Purpose: The main goals were to study the safety and tolerability of the alpha-emitter radium-223 (223Ra) in breast and prostate cancer patients with skeletal metastases. In addition, pain palliation was evaluated.
Experimental design: Fifteen prostate and 10 breast cancer patients enrolled in a phase I trial received a single i.v. injection of 223Ra. Five patients were included at each of the dosages: 46, 93, 163, 213, or 250 kBq/kg and followed for 8 weeks. Palliative response was evaluated according to the pain scale of the European Organization for Research and Treatment of Cancer QLQ C30 questionnaire at baseline and at 1, 4, and 8 weeks after injection.
Results: Weekly blood sampling during follow-up revealed mild and reversible myelosuppression with nadir 2 to 4 weeks after the injection. Importantly, for thrombocytes only grade 1 toxicity was reported. Grade 3 neutropenia and leucopenia occurred in two and three patients, respectively. Mild, transient diarrhea was observed in 10 of the 25 patients. Nausea and vomiting was more frequently observed in the highest dosage group. Serum alkaline phosphatase decreased with nadir averages of 29.5% in females and 52.1% in males. Pain relief was reported by 52%, 60%, and 56% of the patients after 7 days, 4, and 8 weeks, respectively. 223Ra cleared rapidly from blood and was below 1% of initial level at 24 hours. Gamma camera images indicated, in accordance with pretreatment (99m)Tc-MDP scans, accumulation of 223Ra in skeletal lesions. Elimination was mainly intestinal. Median survival exceeded 20 months.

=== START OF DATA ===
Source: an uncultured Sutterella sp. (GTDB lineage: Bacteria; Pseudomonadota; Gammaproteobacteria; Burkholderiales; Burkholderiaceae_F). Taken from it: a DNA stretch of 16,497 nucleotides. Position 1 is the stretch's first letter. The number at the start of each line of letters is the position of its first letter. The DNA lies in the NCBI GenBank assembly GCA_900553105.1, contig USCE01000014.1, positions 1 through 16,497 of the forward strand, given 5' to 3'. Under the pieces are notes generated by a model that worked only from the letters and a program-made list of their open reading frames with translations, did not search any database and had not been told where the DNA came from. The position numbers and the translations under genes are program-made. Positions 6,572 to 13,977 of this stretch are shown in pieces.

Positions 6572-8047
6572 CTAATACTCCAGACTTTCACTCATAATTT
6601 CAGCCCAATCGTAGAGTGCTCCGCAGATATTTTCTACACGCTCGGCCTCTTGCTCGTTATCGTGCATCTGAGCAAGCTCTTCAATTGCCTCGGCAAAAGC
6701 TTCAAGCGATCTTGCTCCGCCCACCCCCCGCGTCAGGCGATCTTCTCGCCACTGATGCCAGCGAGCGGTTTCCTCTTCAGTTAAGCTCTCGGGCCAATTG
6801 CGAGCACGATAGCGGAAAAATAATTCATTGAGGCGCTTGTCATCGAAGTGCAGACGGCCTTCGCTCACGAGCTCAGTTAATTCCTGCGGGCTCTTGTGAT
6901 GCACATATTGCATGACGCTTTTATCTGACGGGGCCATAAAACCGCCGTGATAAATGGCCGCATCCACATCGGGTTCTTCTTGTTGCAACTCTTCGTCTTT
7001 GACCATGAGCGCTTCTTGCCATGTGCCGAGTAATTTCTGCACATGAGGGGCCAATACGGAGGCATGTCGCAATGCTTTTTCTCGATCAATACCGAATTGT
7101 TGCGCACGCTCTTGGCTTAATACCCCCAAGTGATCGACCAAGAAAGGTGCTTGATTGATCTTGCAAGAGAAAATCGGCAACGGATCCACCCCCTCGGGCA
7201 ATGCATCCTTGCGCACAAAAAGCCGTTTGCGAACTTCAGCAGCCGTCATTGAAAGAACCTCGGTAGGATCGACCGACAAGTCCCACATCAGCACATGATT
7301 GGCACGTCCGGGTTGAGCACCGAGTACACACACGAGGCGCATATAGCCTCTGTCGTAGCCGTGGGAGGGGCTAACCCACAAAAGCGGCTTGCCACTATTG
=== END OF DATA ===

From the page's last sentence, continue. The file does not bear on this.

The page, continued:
Conclusions: 223Ra was well tolerated at therapeutically relevant dosages. Phase II studies have therefore been initiated.